Latest in Science

Image credit:

Scientists solve the urinal pee splash-back conundrum

The folks from Utah State?s Splash Lab will never again be mistaken for having a bladder control problem.
4 Shares
Share
Tweet
Share

Sponsored Links

What a urinal gives in size, convenience and quantity, it takes away in bouncing droplets of hot piss back onto your trousers and shoes. Researchers at Utah State University are hoping to remedy the problem that makes everyone think that you have a bladder control issue by redesigning the urinal cake to end splash back. The university's famous Splash Lab, led by Dr. Tadd Truscott, has developed a new device that's being called a "black hole for urine," an idea that's 100 percent better than The League's pee bib. After looking at all of the various existing urinal insert technology that's floating around, the team looked to nature for inspiration.

They came across a super-absorbent moss, Syntrichia caninervis (or Tortula Moss), which collects significantly larger amounts of water than its brethren. The team replicated this structure using Vantablack, a carbon nanotube creation that lets light enter, but not leave, making it the "world's darkest material." The team tweaked the setup so that instead of trapping visible light, the surface would capture gobs of urine -- making an artificial black hole that captures your pee.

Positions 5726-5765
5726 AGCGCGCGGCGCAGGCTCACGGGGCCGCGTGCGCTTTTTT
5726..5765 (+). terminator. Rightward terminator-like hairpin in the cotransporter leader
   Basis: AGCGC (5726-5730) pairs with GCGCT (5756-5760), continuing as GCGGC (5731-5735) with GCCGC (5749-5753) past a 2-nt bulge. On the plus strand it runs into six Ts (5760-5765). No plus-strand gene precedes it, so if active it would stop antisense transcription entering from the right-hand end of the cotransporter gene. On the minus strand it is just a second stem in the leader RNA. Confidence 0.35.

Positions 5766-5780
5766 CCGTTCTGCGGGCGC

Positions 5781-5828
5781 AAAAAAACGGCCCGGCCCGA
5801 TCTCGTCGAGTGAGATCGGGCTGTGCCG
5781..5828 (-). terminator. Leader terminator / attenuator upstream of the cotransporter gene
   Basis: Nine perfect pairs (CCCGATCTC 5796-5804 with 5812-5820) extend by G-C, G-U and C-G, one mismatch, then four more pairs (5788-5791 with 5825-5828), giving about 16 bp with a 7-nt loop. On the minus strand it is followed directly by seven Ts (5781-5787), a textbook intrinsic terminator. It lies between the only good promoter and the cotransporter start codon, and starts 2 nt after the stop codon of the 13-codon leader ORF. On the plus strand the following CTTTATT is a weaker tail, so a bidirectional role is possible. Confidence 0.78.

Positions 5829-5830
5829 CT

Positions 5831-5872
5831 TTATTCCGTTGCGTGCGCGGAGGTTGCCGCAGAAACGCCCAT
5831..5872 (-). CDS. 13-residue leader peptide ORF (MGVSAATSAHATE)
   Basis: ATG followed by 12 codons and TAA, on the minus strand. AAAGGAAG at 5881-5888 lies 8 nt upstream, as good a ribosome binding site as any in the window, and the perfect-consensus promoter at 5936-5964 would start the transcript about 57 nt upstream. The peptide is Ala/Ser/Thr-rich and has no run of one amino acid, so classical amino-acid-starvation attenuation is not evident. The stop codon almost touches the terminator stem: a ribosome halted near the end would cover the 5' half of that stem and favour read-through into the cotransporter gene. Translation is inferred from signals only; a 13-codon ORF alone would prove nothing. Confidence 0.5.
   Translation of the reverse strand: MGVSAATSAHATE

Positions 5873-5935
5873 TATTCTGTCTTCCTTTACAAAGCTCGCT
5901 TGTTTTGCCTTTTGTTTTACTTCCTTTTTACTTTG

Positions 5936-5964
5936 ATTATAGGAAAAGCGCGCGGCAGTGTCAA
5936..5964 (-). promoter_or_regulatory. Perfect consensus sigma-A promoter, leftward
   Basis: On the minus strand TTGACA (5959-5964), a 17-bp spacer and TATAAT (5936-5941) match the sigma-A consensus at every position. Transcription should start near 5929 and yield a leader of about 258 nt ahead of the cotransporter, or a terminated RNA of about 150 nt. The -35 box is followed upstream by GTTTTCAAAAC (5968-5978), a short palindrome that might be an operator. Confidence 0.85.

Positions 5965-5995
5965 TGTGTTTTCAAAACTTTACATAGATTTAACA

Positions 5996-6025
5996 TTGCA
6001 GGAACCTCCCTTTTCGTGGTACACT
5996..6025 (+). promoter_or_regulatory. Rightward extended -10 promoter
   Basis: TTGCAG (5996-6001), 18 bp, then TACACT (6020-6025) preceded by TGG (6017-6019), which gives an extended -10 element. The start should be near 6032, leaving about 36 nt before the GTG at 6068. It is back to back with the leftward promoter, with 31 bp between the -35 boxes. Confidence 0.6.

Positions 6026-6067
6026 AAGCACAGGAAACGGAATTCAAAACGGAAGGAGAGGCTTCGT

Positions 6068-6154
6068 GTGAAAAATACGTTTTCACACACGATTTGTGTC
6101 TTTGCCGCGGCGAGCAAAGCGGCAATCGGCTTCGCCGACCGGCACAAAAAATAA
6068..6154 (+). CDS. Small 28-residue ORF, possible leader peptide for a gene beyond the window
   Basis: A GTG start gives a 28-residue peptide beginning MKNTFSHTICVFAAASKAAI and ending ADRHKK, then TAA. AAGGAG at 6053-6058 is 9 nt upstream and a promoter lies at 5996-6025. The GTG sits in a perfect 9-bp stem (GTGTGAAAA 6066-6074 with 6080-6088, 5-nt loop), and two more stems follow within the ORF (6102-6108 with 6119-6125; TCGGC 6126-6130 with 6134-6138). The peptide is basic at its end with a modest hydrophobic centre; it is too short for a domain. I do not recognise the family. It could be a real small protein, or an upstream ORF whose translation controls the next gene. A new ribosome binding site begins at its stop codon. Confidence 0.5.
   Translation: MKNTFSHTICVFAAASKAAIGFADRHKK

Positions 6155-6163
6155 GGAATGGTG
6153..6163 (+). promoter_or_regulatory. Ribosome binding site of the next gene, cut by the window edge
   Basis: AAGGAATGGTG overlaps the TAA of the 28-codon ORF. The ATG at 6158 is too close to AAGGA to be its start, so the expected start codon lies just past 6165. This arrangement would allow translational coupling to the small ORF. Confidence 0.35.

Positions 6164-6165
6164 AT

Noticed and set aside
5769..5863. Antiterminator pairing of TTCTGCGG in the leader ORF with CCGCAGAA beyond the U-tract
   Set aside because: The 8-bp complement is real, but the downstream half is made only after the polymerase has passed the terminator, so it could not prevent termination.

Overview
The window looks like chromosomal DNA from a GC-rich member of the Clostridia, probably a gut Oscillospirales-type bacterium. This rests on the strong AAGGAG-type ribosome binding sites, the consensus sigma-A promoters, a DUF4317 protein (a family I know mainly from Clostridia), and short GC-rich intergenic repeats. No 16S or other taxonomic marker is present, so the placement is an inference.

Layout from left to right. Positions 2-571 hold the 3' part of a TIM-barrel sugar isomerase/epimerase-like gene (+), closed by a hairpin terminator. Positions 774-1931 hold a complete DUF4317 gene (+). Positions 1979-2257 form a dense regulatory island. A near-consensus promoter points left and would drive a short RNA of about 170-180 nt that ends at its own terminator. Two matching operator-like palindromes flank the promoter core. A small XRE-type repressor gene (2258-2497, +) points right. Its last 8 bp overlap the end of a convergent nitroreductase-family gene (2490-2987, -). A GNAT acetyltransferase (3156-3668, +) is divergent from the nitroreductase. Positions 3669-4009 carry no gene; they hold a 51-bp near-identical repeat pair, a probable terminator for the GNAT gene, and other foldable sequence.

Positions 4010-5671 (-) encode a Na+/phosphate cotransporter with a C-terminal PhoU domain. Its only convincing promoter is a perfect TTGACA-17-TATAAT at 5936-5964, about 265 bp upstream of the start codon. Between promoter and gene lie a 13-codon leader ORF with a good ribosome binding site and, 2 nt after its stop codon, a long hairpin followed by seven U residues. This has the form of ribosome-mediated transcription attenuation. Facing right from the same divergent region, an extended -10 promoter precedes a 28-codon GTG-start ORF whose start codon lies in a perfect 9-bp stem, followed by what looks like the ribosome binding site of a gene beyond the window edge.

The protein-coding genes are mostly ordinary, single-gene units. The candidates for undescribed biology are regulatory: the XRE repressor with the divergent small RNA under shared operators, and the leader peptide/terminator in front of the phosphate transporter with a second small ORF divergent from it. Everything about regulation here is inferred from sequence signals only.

The team presented their findings at a fluid dynamics conference last week in Boston, although we're still a way out from seeing these pop up in our nearest bar. Perhaps we can reduce the need for the hardware to be created at all by both not wearing light-colored cargo shorts and aiming ourselves with a little more care in the future.

Via: CNET, Gizmodo
Source: APS, Abstract (.PDF)
In this article: culture, design, Science, Urinal, Urine
All products recommended by Engadget are selected by our editorial team, independent of our parent company. Some of our stories include affiliate links. If you buy something through one of these links, we may earn an affiliate commission.
Comment
Comments
Share
4 Shares
Share
Tweet
Share

Popular on Engadget

AT&T hikes TV Now prices by as much as $15 per month

AT&T hikes TV Now prices by as much as $15 per month

View
Samsung won't support Linux on DeX once Android 10 arrives

Samsung won't support Linux on DeX once Android 10 arrives

View
Twitch 'Watch Parties' let streamers watch Prime Video with viewers

Twitch 'Watch Parties' let streamers watch Prime Video with viewers

View
Recommended Reading: The Google Stadia controller prototypes

Recommended Reading: The Google Stadia controller prototypes

View
These $259 Bluetooth headphones are only $79 today

These $259 Bluetooth headphones are only $79 today

View

From around the web

Page 1Page 1ear iconeye iconFill 23text filevr